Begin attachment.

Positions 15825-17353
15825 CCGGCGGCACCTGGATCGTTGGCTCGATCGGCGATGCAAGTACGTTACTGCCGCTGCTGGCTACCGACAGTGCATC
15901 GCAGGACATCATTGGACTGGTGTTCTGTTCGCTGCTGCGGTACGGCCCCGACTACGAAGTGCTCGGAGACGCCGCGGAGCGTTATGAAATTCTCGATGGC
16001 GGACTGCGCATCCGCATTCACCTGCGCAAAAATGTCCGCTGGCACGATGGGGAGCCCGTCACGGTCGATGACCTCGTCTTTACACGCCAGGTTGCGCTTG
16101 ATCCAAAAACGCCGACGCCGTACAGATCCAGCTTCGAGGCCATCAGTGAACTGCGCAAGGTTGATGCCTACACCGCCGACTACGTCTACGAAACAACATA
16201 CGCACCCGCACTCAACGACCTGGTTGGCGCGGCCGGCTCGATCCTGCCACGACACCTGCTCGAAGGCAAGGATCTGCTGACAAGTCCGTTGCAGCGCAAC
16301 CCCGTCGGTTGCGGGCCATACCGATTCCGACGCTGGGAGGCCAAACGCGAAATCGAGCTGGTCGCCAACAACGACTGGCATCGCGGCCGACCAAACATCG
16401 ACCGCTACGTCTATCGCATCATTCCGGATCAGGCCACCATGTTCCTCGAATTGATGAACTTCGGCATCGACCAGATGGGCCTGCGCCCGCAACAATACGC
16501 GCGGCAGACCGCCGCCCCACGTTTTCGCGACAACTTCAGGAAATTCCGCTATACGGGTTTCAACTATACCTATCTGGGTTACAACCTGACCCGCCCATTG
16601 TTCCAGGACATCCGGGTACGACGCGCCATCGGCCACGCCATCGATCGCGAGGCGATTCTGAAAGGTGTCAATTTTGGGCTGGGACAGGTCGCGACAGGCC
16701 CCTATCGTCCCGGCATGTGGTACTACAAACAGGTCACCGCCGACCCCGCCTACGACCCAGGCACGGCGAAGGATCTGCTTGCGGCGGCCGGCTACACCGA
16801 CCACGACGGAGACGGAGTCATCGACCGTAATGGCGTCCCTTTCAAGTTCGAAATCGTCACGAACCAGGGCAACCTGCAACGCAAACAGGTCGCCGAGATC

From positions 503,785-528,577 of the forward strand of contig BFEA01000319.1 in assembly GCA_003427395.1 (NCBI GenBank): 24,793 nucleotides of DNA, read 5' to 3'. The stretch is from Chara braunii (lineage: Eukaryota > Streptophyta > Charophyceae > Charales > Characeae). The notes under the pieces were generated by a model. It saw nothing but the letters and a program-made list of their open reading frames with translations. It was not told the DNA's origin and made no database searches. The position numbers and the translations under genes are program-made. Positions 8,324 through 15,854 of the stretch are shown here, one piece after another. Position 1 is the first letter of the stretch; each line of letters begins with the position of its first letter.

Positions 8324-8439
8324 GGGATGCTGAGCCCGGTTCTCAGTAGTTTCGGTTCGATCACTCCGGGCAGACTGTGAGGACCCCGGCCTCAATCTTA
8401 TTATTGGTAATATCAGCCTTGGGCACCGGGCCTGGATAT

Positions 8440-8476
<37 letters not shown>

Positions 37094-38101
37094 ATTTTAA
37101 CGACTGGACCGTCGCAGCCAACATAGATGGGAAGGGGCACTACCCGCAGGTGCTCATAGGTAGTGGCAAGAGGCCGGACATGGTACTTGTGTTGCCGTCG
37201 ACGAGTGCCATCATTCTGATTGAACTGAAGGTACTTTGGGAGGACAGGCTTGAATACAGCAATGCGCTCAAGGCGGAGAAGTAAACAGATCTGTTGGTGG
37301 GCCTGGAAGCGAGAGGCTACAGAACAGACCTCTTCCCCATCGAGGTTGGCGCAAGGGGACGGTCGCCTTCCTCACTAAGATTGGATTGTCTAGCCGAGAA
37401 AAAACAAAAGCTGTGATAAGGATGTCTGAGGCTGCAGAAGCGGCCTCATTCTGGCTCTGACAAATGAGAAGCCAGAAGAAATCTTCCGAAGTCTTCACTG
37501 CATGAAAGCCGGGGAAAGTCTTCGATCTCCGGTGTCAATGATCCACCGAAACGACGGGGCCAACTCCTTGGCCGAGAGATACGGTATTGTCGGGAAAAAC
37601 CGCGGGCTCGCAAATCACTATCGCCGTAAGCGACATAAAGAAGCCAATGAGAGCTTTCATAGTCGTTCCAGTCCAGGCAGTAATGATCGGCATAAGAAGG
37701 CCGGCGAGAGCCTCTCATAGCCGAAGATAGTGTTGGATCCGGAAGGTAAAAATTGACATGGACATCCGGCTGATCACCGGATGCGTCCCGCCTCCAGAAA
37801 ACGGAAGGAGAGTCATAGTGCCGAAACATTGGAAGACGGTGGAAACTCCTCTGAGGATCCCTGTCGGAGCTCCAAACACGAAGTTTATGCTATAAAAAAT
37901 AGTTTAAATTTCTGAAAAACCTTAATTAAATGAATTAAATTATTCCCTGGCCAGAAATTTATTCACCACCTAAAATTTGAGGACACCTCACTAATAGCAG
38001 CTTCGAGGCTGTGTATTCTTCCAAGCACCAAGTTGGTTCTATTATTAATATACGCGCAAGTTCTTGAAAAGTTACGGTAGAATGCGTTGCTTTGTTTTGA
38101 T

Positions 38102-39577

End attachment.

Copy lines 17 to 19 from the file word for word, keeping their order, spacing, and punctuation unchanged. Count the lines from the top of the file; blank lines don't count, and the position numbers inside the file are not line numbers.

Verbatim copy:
Positions 8440-8476
<37 letters not shown>

Positions 37094-38101